In light of the Government’s new consultation on Energy Performance Certificate (EPC), which is seeking evidence on how the scheme is currently performing and suggestions for improvements, here’s a recap on our previously issued thought piece on Minimum Energy Efficiency Standards (MEES).
“Before the 1st of April 2018, the accuracy of an Energy Performance Certificate (EPC) was considered a secondary matter. Now it is just as important as its legal requirement”
After years of consultation and debate, the Minimum Energy Efficiency Standards (MEES) legislation came into effect on the 1st April 2018. Now landlords of non-domestic private rented properties may not grant a tenancy to new or existing tenants if their property has an Energy Performance Certificate (EPC) rating of band F or G. This is only the first stage in the Government’s attempt to improve the energy performance of existing building stock in England and Wales and, as from 1st April 2023, landlords must not continue letting a non-domestic property if the property doesn’t have a minimum E rating. These regulations also apply to public sector landlords.
Many landlords and owners have yet to comply. On the day before the MEES start date, around 16% of commercial properties (>126,000 properties) in England and Wales are yet to reach the minimum E rating. With an additional 17% properties risking non-compliance should the standards improve in the future? Landlords must not underestimate this legislation seeing that nonconformity can lead to a fine of up to £150,000 for non-domestic properties.
Figure 1 – Number of Non-Domestic Energy Performance Certificates (EPC) lodged on the Register in England & Wales by Energy Performance Asset Rating (data up to 31/03/2018)
Landlords must act, but how?
Firstly, it is critical to appoint an independent EPC expert with extensive experience. Considering the fact that EPCs have been around for nearly 10 years now, landlords should first identify their F & G rated properties and re-assess them. If a property has undergone refurbishment to the building fabric or systems since the issue of their first EPC, chances are that the EPC rating will be improved.
If the property still falls short on compliance, the EPC expert will be able to identify which aspects of the building are performing poorly, and recommend measures which yield the best return on investment, such as improvement of building fabric, systems, or the inclusion of renewable technologies.This aspect is critical. To date, EPCs have been seen as a legal requirement and primarily used as an energy label required at the point of sale or lease. In some cases, the accuracy of the EPC was considered a secondary matter. Now, with MEES into full force, the accuracy of the EPC is becoming just as important as its legal requirement.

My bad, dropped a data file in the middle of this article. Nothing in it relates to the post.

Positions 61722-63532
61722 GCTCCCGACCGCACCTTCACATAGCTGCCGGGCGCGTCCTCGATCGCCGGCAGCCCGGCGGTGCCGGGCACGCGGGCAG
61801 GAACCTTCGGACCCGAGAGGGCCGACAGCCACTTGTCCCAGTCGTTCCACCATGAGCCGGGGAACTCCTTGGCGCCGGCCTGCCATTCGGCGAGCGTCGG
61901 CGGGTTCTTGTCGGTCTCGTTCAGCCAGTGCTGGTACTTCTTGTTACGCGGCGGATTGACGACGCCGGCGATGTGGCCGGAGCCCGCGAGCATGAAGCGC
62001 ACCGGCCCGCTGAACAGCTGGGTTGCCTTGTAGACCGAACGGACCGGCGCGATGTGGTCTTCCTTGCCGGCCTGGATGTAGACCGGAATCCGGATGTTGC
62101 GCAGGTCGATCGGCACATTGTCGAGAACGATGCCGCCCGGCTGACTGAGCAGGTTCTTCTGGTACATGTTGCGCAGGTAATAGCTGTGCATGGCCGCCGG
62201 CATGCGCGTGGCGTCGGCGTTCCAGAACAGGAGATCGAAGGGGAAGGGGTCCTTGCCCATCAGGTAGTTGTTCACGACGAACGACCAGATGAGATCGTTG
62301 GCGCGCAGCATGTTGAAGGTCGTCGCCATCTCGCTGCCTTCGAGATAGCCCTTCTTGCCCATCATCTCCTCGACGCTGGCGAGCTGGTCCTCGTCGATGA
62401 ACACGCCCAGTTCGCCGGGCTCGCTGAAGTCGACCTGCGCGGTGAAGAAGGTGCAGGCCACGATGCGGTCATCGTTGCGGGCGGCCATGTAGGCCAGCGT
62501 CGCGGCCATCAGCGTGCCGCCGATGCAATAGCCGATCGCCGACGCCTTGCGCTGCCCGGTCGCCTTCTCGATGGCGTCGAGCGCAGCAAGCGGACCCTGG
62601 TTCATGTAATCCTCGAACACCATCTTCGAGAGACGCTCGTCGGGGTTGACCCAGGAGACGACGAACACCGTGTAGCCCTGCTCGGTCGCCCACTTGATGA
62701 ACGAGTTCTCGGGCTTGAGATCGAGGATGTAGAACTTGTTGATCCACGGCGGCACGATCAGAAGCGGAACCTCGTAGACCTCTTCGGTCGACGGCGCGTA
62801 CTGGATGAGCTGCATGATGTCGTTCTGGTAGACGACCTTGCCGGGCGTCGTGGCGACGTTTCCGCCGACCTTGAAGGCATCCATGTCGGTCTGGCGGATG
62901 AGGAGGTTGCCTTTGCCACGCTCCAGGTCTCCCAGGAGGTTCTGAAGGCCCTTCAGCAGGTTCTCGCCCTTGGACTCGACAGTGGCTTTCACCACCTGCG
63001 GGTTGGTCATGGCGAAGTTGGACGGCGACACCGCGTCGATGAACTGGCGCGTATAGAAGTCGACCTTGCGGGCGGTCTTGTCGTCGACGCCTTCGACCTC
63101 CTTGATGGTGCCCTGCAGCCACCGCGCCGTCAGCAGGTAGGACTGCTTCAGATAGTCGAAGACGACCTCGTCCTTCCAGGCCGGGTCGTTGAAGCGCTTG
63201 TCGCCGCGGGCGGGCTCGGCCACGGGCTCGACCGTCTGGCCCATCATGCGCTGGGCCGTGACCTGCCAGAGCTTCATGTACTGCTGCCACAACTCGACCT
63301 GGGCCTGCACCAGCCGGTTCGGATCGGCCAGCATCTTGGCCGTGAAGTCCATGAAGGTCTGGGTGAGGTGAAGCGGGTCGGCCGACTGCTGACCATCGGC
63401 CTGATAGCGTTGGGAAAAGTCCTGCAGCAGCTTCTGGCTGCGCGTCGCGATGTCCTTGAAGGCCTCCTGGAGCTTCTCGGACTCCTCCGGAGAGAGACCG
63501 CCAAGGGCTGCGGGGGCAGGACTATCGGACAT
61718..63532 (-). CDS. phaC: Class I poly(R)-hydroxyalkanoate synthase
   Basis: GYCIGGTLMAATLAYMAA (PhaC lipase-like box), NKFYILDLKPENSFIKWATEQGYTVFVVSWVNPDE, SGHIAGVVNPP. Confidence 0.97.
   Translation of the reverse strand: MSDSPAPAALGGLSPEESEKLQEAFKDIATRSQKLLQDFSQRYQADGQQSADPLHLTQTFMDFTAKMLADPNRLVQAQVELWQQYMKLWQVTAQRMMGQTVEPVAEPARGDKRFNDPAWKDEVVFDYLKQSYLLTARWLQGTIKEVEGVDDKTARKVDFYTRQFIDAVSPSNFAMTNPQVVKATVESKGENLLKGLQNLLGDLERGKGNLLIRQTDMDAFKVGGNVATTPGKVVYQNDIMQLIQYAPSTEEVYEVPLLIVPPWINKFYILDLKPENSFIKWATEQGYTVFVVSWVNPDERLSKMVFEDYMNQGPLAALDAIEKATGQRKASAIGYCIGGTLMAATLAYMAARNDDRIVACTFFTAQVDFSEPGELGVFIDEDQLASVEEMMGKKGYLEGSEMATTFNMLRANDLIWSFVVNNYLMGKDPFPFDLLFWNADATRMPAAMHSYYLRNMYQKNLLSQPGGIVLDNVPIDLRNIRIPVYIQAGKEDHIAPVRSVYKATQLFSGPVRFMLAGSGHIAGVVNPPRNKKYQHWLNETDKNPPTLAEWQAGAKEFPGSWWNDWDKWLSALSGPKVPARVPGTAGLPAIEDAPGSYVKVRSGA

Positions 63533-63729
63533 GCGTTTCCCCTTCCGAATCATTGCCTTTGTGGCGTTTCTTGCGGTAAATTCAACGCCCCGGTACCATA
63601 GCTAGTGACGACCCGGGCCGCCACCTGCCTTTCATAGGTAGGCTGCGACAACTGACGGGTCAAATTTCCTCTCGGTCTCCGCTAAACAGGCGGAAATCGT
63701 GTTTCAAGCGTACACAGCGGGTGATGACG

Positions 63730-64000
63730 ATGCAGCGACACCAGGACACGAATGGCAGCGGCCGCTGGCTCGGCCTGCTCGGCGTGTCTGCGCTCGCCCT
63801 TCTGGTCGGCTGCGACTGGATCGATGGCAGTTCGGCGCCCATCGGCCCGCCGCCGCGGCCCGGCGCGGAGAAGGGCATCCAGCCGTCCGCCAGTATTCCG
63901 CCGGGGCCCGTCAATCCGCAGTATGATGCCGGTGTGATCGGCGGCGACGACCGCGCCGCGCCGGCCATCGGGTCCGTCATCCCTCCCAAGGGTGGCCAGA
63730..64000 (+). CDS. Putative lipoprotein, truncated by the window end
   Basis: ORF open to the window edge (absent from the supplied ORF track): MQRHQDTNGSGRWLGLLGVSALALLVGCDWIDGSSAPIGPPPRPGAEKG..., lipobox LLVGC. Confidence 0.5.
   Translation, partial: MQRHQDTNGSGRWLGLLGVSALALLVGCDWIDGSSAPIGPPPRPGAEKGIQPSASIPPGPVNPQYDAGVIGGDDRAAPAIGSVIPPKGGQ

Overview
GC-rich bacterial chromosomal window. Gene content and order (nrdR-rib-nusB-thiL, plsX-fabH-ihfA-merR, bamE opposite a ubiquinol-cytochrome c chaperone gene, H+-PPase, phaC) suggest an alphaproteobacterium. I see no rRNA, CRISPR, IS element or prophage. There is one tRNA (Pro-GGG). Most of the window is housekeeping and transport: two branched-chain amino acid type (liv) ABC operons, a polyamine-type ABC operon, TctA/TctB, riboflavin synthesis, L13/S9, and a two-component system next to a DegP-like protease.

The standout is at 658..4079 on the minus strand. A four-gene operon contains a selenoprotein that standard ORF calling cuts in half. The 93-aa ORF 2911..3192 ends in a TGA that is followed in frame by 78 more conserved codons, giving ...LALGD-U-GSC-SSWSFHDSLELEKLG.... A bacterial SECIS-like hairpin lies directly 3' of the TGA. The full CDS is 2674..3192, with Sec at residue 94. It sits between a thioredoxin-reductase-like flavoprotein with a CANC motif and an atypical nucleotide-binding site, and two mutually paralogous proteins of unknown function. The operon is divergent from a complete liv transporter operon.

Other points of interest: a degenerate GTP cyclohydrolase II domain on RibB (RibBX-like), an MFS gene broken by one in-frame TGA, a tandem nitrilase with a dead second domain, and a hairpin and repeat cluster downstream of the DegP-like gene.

First of all, the EPC will be used to inform the extent of energy saving measures required to upgrade the rating to an ‘E’ or above. For this reason, dynamic simulation modelling (DSM), as opposed to simplified building model packages, will be essential in assessing building performance as it provides a more realistic representation of a building’s performance characteristics. DSM is a powerful instrument that can identify payback periods for any recommended energy efficiency measures.
Secondly, MEES legislation may impact the rental and capital of building. For poorly rated buildings, reductions in rent prices may be required to reimburse tenants for the cost of any improvement works not to mention any compensation requirements for the disruption suffered during these works. It is, therefore, the role of EPC experts to ensure that the data used in determining EPC ratings is sound, minimising any potential disputes between landlords, tenants and prospective buyers.
Bespoke and independent advice is also crucial to ensure the most cost-effective solutions are being proposed. Although EPCs provide an overall energy rating for the building, they are not transparent enough to provide building owners enough detail on why the building is performing poorly. EPC experts have no vested interest and can analyse the demands of all of the building’s regulated energy contributors (heating, cooling, lighting, domestic hot water, fans and pumps) and determine the building’s ‘Achilles heel’. For example, the heating and energy demand in typical commercial properties are relatively small compared to the lighting demands, therefore replacing the lighting in all or part of an office building may prove to be more cost-effective than the relatively high capital cost for the replacement of, for instance, building fabric, boiler or chiller plant. Single measures alone may also contribute to a significant improvement on the EPC rating, up to say a ‘C’. This will improve the property’s marketability and also future-proof the asset against any further tightening of the standard as noted.
Under certain circumstances, exemptions to MEES may apply. The most notable exemption is where energy efficiency measures are not costs. Should the landlord opt to rely on such exemptions, EPC experts are best placed to determine whether the installation energy efficient improvements pass the prescriptive ‘seven-year payback test’.
Landlords and property-owners, need to take these new requirements seriously so as not to be caught off-guard which puts them at risk of hefty penalties. The 1st April 2018 deadline was no April’s fool. It’s time to act!
The consultation is now open for responses and is due to close on 19th October 2018.